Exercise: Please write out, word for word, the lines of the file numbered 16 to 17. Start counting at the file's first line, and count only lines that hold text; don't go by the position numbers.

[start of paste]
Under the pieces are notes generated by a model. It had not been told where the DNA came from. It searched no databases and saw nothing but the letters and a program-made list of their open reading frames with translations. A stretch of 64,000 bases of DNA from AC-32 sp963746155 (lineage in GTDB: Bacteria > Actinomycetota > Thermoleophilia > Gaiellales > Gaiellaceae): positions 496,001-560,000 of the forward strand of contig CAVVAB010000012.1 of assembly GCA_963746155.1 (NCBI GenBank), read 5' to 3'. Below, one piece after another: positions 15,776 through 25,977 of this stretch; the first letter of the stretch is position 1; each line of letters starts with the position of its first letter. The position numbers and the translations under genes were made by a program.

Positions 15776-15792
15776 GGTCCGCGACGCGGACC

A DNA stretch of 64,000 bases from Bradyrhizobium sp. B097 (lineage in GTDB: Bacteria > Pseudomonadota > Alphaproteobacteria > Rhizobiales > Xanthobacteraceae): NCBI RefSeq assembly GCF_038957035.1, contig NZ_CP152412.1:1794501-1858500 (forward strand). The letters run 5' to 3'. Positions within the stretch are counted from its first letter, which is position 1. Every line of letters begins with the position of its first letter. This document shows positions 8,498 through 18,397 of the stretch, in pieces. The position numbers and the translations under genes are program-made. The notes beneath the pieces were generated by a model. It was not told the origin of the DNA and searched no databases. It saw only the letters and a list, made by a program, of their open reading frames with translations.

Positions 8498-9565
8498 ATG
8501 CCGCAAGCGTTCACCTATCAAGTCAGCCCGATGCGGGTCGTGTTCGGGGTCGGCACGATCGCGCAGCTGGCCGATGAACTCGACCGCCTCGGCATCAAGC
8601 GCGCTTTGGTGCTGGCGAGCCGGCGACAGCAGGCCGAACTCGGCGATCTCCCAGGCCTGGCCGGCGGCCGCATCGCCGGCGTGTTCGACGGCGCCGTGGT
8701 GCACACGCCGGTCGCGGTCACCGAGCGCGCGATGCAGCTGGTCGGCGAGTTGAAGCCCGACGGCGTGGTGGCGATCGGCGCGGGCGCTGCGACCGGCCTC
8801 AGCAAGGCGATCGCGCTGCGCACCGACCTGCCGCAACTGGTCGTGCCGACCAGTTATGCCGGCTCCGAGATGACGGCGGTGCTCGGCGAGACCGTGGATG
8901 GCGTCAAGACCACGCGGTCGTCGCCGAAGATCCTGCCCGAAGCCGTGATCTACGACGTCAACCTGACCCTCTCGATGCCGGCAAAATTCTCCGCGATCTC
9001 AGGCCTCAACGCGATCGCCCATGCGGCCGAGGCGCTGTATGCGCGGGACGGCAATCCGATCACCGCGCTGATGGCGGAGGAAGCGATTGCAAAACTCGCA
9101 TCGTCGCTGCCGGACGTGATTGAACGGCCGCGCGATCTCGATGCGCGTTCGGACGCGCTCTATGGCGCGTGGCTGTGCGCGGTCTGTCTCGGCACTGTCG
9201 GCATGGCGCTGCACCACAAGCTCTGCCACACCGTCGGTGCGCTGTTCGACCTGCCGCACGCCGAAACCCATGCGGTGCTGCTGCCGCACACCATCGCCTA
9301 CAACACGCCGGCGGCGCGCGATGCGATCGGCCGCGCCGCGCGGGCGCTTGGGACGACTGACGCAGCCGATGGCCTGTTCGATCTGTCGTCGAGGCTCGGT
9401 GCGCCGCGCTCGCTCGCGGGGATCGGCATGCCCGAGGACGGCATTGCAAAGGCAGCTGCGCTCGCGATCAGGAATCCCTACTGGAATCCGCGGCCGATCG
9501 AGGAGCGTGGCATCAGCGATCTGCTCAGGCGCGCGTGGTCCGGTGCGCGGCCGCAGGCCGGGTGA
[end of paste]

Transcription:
9401 GCGCCGCGCTCGCTCGCGGGGATCGGCATGCCCGAGGACGGCATTGCAAAGGCAGCTGCGCTCGCGATCAGGAATCCCTACTGGAATCCGCGGCCGATCG
9501 AGGAGCGTGGCATCAGCGATCTGCTCAGGCGCGCGTGGTCCGGTGCGCGGCCGCAGGCCGGGTGA